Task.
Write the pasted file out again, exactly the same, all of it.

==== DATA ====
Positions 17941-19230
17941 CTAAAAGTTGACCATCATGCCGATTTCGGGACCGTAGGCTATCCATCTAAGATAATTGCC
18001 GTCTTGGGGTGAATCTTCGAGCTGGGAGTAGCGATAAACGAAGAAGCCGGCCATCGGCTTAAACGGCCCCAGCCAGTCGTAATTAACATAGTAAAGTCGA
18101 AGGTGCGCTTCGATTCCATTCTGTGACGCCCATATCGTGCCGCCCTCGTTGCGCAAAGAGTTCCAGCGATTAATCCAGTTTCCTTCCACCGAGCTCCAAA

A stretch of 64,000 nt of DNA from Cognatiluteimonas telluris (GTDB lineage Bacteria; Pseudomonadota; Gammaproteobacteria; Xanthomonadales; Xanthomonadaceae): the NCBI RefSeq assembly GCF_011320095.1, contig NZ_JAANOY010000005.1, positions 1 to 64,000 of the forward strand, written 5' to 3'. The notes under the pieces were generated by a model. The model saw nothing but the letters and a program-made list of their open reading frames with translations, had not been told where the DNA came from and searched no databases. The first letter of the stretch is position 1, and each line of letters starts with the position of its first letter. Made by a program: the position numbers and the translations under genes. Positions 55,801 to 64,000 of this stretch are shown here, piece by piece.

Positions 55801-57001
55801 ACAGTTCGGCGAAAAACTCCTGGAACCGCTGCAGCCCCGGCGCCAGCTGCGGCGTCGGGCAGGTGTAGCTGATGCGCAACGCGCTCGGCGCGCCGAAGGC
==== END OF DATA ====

Positions 17941-19230
17941 CTAAAAGTTGACCATCATGCCGATTTCGGGACCGTAGGCTATCCATCTAAGATAATTGCC
18001 GTCTTGGGGTGAATCTTCGAGCTGGGAGTAGCGATAAACGAAGAAGCCGGCCATCGGCTTAAACGGCCCCAGCCAGTCGTAATTAACATAGTAAAGTCGA
18101 AGGTGCGCTTCGATTCCATTCTGTGACGCCCATATCGTGCCGCCCTCGTTGCGCAAAGAGTTCCAGCGATTAATCCAGTTTCCTTCCACCGAGCTCCAAA

A stretch of 64,000 nt of DNA from Cognatiluteimonas telluris (GTDB lineage Bacteria; Pseudomonadota; Gammaproteobacteria; Xanthomonadales; Xanthomonadaceae): the NCBI RefSeq assembly GCF_011320095.1, contig NZ_JAANOY010000005.1, positions 1 to 64,000 of the forward strand, written 5' to 3'. The notes under the pieces were generated by a model. The model saw nothing but the letters and a program-made list of their open reading frames with translations, had not been told where the DNA came from and searched no databases. The first letter of the stretch is position 1, and each line of letters starts with the position of its first letter. Made by a program: the position numbers and the translations under genes. Positions 55,801 to 64,000 of this stretch are shown here, piece by piece.

Positions 55801-57001
55801 ACAGTTCGGCGAAAAACTCCTGGAACCGCTGCAGCCCCGGCGCCAGCTGCGGCGTCGGGCAGGTGTAGCTGATGCGCAACGCGCTCGGCGCGCCGAAGGC